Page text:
Friday, January 04, 2013

Australian single parents face more poverty

More than 2.2 million Australians, including almost 600,000 children, were living below the poverty line in 2010. From 1 January of 100,000 single parents - 90 per cent of whom are women - will be removed from the single or partnered parenting payment to Newstart. According to the Australian Council of Social Service (ACOSS) , this will result in loss in weekly income of $60 to $110 a week for single parents when their child turns eight. Previously, this kicked in when the youngest child turned 16. A Senate Committee in November, for example, found the Newstart allowance was inadequate but did not recommend an increase because it did not know where the money would come from. cabinet minister Jenny Macklin argues this will encourage more people into the workforce. It won't. It will do is increase their poverty and misery. It will, also , save the Labor government $728 million in four years, which is the real reason Labor is doing it. In 2005, the current Finance Minister, Penny Wong, condemned the Howard's proposed changes, saying there was no evidence that ''dumping a sole parent or her children or a person with a disability in this country onto the lower dole payment would help them get work.''

 A journalist asked Macklin if she could live on $245 a week. She replied: ''I could.'' Not that she will, of course, since she is paid  is paid $6321 a week, almost 25 times a much as someone on the dole.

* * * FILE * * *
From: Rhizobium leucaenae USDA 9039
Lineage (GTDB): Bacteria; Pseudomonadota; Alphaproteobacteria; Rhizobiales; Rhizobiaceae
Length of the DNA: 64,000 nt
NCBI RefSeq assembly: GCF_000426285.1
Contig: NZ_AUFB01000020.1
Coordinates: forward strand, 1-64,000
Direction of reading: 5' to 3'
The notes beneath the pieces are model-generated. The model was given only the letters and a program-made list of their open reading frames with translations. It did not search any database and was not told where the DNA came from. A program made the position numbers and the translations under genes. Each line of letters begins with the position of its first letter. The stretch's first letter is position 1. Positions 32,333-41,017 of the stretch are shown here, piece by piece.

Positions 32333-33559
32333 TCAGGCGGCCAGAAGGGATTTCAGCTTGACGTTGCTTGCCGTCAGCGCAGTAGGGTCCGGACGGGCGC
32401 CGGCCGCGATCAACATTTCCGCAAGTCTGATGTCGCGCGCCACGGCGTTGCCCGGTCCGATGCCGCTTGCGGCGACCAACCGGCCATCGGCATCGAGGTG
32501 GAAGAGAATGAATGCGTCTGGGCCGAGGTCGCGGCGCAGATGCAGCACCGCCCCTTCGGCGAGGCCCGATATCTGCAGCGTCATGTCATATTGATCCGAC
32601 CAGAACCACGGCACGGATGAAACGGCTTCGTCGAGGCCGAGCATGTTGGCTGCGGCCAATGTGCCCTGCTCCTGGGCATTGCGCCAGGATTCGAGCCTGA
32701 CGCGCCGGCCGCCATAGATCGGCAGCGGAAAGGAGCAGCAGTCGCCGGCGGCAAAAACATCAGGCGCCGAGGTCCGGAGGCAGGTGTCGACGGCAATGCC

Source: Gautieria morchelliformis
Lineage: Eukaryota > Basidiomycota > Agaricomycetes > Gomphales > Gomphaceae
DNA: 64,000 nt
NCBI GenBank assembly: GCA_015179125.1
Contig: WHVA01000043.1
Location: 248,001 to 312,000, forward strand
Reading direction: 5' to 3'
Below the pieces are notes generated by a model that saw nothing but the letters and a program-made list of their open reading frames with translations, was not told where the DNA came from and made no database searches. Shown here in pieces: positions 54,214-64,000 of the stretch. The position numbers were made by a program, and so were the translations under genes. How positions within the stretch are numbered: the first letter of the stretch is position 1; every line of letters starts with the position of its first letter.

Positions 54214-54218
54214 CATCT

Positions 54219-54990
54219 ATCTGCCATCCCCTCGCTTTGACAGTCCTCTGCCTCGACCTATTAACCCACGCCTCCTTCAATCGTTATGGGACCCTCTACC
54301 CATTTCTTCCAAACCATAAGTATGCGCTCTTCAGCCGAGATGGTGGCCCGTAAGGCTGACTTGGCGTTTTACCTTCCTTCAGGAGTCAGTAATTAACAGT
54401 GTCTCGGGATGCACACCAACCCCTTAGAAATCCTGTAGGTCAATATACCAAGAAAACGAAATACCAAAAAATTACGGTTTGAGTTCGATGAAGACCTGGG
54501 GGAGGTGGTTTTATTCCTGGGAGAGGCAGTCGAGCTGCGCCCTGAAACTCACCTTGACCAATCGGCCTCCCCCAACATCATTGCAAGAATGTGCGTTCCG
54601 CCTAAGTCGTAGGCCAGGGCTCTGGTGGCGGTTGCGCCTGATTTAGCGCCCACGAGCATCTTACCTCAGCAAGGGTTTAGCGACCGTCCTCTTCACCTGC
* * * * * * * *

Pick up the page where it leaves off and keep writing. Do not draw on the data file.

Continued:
People on the dole are more than $100 a week below the poverty line. There are also the working poor - those whose families earn the minimum wage for example. On the ACOSS figures it is about $100 a week below what is needed to survive. Indeed, more than 400,000 Australians in full-time work were living below the 50 per cent poverty line, as were almost that many again in part-time work.

The Organisation for Economic Co-operation and Development findings for Australia in its Divided We Stand report said the share of national income of the richest 1 per cent rose from 4.8 per cent in 1980 to 8.8 per cent in 2008. The share of the richest 0.1 per cent trebled, from 1 per cent to 3 per cent. While the earnings gap between the top 10 per cent and bottom 10 per cent of workers widened by one fifth.

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